19 November 2014: A US lawyer representing Abd al Hadi al-Iraqi, a Guantanamo Bay detainee described as an al Qaeda commander, argued that his client may be classified as a "lawful combatant" according to Article 5 of the Third Geneva Conventions of 1949 and thus receive immunity from prosecution for war crimes.
18 November 2014: A UNGA Committee will today vote on a landmark resolution, concerning the human rights situation in North Korea, which aims to advance justice for crimes against humanity. However, the vote has only the character of a recommendation as the UNSC is the only body able to refer the regime or its young leader Kim Jong Un to the ICC.
18 November 2014: The trial of Laurent Gbagbo, former Ivorian President, will commence before the International Criminal Court on 7 July 2015. Laurent Gbagbo will stand before the Court for crimes against humanity (murder, rape, other inhumane acts or – in the alternative – attempted murder, and persecution) allegedly committed in Abidjan, Côte d'Ivoire.
18 November 2014: Erol Incedal, a law student in the UK, was found guilty of terrorism-related offence after a partially-secret trial. While his co-defendant pleaded guilty before the trial started, Incedal denied any terrorist affiliation saying he had reasonable excuse for the bomb-making document found in his possession.
17 November 2014: Bosnian police arrested on Monday 12 Bosnian Serbs suspected for crimes against humanity allegedly committed during an attack on Zecovi, a village where during the 1992-1995 war over 150 Muslim Bosnians were killed, among them 29 women and children.
17 November 2014: A judge of the Extraordinary Chambers in the Courts of Cambodia (ECCC) warned the defence team of Khieu Samphan to end the boycott against the Court at the expense of assigning a new defence lawyer. Khieu Samphan stands before the ECCC for genocide charges, after he already received the life sentence for crimes against humanity.
NEW ON ICD: The case of De Haagse Stadspartij et al. v. The Netherlands is now available online. The case concerns a claim brought by a group of Dutch individuals and organisations against the Netherlands asking for the arrest of George W. Bush. The case was dismissed by the District Court acknowledging it cannot hear cases presenting political questions. In addition, the Court held that it could not prosecute George W. Bush because he enjoyed immunity as head of state.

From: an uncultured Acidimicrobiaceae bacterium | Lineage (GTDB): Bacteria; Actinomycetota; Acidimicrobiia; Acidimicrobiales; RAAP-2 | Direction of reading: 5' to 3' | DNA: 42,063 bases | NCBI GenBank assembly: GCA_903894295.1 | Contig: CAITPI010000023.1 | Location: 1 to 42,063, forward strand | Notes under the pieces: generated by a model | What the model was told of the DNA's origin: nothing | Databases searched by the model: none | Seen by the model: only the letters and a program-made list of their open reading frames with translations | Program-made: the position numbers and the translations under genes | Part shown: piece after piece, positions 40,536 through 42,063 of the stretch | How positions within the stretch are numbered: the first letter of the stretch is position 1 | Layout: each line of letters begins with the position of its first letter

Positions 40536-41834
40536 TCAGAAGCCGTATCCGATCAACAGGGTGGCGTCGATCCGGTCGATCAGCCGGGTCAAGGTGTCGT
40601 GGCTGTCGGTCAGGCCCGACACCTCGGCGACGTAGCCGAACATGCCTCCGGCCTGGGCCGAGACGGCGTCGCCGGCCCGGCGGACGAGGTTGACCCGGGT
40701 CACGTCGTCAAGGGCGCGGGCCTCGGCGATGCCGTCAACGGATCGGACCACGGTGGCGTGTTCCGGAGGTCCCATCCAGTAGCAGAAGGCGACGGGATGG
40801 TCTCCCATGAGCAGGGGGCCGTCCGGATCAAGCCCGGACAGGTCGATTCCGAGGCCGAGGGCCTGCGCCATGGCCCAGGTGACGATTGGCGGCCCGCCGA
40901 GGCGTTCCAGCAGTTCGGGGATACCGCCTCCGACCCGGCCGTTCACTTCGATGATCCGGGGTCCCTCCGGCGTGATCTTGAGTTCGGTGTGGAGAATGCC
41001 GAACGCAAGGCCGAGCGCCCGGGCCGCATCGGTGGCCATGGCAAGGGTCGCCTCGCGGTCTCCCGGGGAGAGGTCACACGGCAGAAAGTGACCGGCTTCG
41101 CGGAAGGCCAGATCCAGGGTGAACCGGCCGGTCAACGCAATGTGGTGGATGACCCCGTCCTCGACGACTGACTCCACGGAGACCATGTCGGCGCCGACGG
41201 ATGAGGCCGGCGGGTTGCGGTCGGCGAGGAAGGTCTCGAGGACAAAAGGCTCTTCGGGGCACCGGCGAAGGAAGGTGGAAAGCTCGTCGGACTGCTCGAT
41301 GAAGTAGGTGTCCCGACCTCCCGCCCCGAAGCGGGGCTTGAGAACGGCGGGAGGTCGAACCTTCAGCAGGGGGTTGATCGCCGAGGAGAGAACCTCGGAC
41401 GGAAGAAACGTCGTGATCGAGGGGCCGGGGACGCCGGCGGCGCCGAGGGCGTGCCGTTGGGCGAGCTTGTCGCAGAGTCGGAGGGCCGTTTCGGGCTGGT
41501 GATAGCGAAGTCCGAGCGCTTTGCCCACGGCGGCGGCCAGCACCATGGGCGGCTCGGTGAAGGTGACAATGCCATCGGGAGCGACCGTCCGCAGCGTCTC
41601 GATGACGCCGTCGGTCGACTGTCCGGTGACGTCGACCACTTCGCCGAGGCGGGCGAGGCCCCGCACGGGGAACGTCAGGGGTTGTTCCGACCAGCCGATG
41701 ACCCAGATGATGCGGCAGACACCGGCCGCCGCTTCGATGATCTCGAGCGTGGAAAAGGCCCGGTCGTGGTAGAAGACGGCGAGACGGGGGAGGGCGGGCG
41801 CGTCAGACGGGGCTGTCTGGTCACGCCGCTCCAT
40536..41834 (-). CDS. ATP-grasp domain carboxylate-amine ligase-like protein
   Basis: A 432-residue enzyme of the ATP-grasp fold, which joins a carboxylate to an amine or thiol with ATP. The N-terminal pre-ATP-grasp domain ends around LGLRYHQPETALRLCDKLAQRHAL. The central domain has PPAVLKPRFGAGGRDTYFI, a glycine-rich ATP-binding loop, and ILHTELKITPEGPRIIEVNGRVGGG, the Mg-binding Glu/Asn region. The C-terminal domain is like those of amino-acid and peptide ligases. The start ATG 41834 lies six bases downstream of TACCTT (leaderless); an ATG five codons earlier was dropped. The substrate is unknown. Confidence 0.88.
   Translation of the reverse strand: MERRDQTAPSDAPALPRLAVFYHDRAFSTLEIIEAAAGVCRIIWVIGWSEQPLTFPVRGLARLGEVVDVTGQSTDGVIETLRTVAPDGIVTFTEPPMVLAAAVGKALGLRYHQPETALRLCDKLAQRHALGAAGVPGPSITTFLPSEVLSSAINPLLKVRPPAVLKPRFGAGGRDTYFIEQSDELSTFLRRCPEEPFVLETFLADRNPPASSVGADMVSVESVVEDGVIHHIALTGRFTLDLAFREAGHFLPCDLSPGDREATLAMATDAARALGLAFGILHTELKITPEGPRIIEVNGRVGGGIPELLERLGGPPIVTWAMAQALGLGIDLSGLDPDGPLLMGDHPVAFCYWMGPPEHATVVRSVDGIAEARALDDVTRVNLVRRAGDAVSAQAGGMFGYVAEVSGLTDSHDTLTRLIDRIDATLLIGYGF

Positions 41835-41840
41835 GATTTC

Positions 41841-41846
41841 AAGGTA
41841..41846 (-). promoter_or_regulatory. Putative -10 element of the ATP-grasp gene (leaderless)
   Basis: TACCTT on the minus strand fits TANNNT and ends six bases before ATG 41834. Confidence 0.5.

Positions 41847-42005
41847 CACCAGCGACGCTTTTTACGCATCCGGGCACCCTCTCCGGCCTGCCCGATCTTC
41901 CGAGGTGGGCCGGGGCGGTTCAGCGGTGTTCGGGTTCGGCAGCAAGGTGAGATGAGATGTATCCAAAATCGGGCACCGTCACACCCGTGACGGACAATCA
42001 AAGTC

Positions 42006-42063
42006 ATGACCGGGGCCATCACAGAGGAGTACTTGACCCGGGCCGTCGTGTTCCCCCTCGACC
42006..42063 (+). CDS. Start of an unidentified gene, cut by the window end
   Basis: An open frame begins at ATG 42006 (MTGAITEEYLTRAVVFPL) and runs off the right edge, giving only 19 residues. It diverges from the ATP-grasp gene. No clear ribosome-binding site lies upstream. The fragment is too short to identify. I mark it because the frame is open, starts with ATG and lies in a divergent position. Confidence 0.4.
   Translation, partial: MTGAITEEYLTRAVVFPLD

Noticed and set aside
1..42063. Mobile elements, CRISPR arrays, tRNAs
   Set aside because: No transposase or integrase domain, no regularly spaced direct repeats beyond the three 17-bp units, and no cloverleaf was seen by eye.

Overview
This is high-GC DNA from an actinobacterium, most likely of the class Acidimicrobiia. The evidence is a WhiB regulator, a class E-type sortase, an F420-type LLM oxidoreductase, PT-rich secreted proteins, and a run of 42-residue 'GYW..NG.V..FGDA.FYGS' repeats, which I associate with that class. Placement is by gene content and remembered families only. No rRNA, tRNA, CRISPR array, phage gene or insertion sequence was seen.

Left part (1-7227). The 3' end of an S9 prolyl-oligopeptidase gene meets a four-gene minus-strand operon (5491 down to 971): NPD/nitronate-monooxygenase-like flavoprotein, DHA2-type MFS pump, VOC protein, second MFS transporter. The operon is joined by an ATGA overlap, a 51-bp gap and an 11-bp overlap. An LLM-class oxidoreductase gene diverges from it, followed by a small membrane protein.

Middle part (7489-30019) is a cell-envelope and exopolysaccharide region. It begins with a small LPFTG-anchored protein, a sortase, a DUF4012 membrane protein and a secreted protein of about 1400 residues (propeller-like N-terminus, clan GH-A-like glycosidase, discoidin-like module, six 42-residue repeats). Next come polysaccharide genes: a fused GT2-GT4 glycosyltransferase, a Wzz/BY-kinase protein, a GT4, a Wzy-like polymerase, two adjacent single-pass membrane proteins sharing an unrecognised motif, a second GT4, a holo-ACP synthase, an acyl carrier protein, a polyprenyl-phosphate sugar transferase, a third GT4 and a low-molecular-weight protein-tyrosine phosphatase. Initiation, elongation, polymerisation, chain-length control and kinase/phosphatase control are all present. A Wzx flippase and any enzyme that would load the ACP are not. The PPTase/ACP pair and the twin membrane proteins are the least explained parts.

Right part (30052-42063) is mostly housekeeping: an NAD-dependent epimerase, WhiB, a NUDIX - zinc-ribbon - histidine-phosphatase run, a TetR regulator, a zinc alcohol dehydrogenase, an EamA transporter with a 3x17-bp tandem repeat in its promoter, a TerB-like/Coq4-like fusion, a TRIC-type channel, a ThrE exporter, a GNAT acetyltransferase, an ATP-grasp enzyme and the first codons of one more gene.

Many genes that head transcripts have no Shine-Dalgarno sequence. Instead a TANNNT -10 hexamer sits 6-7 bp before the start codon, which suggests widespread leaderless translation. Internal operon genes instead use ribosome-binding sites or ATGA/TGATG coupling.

14 November 2014: A team of independent UN investigators asserted that the commanders of the Islamic State of Iraq and Syria (ISIS) are responsible for war crimes and crimes against humanity on a "massive scale" in areas under their control, from northeast Syria, where they spread terror by beheading, stoning and shooting civilians and captured fighters.
14 November 2014: The Spanish National Court endorsed the investigation on incidents of systematic torture and cruel, inhuman and degrading treatment of detainees allegedly taking place in Guantánamo Bay after 2001. The Spanish judges rejected the appeal of the district attorney's office according to which judge Pablo Ruz had to withdraw the indictment after the amendment passed in Spain related to the implementation of the so-called universal justice.
14 November 2014: The American Justice Center (AJC) announced the filling of a criminal complaint against the Indian Prime Minister Narendra Mod for his alleged role in aiding, abetting and inciting organized attacks against the minorities of Gujarat before and during the genocide of 2002. The complaint has been lodged under Australia’s “The Criminal Code Act 1995” which provides Australian courts jurisdiction over cases involving crimes against humanity worldwide.